Work Is Not Supposed to Be Fun

Have I mentioned lately how much I hate my job?  It is especially distressful to me these days because I am running a financing deal involving multiple moving parts and coordination has never been my strong suit.  The more responsibility I have for keeping things under control, the more stressed and nervous I feel about it.  I literally wake up in a sweat dreading the day ahead (even though I have to confess that things never turn out as badly as I fear they will).  That was one of the reasons I gave notice that I was leaving the firm way back in November of 2011. (Needless to say, I am still at the firm, although I have been able to scale back my workload considerably.  I did actually want to leave, but for various reasons – primarily FINANCIAL reasons – I haven’t been able to.  For other thoughts on this matter, see “The Blizzard of 2016 and Some Thoughts about My Job”, 1/27/16; “Career Inertia”, 6/15/16.)

Despite despising it, I am morbidly dependent on my job.  I am also extremely fortunate to have it, especially given the situation I’ve wangled for myself, where I largely dictate my workload and usually only take on tasks that don’t stress me out.  Yes, it’s true, EVERYTHING about work stresses me out, but the smaller matters don’t worry me as much because they usually involve a discrete slice of a larger transaction and I don’t have to coordinate anything.  That’s the key.  Given my seniority, one might expect that I could easily be “in charge” of deals by now, but that’s the whole point, the reason I wanted so badly to leave:  I DO NOT LIKE BEING IN CHARGE.  I don’t like having to make decisions.  I don’t like being RESPONSIBLE for things.  It’s hard enough being responsible for things in my personal life:  my home, my kid, my creatures, my FINANCES (ugh).  The thought of being responsible for things over which I ultimately have very little control (and in which I frankly have very little interest) ties me in knots.

It’s not that I don’t think I’m capable – well, yes, it IS partly that – but I just don’t relish the thought of being blamed if and when something (inevitably) goes wrong, especially when it’s a rush deal with a lot of pieces to manage.  My brain doesn’t handle it well.  I’ve admitted this to my boss and he’s sympathetic (perhaps too much so, in the eyes of some of the other partners in the group), but let’s face it – I’m a big old WIMP and I won’t apologize and I’m too old to change.  I’ve also discovered that I’m much better at TAKING instructions than I am at GIVING them.

There’s a saying posted on my refrigerator that I look at many times a day (I make frequent trips to the fridge during my work-at-home day, one of my common avoidance tactics, which is also terrible for the waistline):  “Find something you love to do and you’ll never work a day in your life.”  It was meant as inspiration for my daughter but I take it to heart every time I look at it.  It also makes me a little sad, because I haven’t found that something I “love to do”.  Oh, don’t get me wrong – there are LOTS of things I love to do.  There’s just no way I can make enough money doing them to pay my many, many bills.  At least I haven’t found that thing yet, although I still hold out hope.  I’ve heard and been inspired by so many stories about people who just fall into that magical thing, almost serendipitously.  For example, there’s a lawyer fellow I reached out to a couple of years ago when I was exploring the idea of becoming an animal lawyer (whatever that might be).  He used to be a garden-variety real estate/zoning attorney out on Long Island.  But then, on vacation, he went on a dolphin adventure and fell in love with a dolphin, and he decided then and there that he wanted to create (and he HAD to create, because there isn’t a field of dolphin law or even zoological law, for that matter) a career for himself where he could protect animals, and advise the people who care for animals, on a daily basis.  He’s become an expert in his field, has written books and sponsors seminars for people who run zoos and aquariums, and he even teaches a course in animal law at my law school.  He is a shining example of making that adage come true.  But how do I get there from here?  I haven’t found that THING yet (or maybe it hasn’t found ME), that inspiring activity that compels me to do it and yet I can still enjoy it at the deepest level every day for the rest of my life.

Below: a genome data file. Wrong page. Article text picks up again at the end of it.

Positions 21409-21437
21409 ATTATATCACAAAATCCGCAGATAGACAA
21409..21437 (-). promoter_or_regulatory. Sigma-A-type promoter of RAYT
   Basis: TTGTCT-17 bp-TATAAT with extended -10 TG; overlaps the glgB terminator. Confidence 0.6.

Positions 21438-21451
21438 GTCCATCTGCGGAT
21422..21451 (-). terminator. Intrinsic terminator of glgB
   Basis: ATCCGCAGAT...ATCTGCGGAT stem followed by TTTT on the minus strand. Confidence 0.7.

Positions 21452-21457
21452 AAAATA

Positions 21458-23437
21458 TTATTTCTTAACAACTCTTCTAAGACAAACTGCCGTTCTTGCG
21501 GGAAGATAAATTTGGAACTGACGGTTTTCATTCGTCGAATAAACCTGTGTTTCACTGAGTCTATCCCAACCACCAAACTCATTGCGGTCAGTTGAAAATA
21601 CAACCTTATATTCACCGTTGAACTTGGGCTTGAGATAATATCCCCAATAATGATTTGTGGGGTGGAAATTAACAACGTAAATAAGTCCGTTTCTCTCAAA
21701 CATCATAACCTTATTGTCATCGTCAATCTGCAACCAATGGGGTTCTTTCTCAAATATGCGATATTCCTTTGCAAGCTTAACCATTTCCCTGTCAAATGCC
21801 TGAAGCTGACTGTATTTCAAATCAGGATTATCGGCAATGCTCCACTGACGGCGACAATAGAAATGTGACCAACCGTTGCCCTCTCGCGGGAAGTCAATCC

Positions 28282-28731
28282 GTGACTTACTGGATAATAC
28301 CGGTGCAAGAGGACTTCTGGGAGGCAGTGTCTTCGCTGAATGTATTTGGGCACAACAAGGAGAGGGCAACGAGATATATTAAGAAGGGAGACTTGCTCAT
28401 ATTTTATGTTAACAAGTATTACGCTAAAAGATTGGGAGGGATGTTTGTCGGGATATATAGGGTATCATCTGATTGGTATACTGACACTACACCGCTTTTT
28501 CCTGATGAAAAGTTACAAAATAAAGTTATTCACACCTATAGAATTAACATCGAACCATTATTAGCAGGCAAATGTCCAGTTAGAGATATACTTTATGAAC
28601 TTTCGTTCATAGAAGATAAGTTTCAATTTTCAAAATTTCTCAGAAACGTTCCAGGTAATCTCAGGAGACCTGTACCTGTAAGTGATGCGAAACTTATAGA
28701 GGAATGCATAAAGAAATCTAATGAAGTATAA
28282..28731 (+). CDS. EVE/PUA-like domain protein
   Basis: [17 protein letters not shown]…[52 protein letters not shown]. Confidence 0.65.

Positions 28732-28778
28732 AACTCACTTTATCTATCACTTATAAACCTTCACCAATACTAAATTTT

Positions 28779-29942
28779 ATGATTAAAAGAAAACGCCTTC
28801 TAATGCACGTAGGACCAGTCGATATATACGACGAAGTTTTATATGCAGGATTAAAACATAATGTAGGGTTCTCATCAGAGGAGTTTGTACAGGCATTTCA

I have a friend who once said, “Work isn’t supposed to be enjoyable.  It’s supposed to be a misery.  That’s why it’s called WORK.”  But I don’t agree with that.  There are many people in this world who take great satisfaction from their careers, who enjoy going to work nearly every day.  I know they’re out there.  I see them all the time, in every walk of life.  I only wish that could be me.  I have regrets for paths not taken in my younger days that might have brought me there, but I always have to remind myself that it’s never too late.  I ain’t dead yet.  I’ll just keep my mind and ears open and put myself out there (which does kind of mean I’ll need to leave my apartment once in a while!) and maybe, just maybe, the THING that I love to do (and that can actually provide sufficient financial support) will reveal itself to me and I’ll have a late-in-life career that I can cherish.  It will have only taken 57-plus years!

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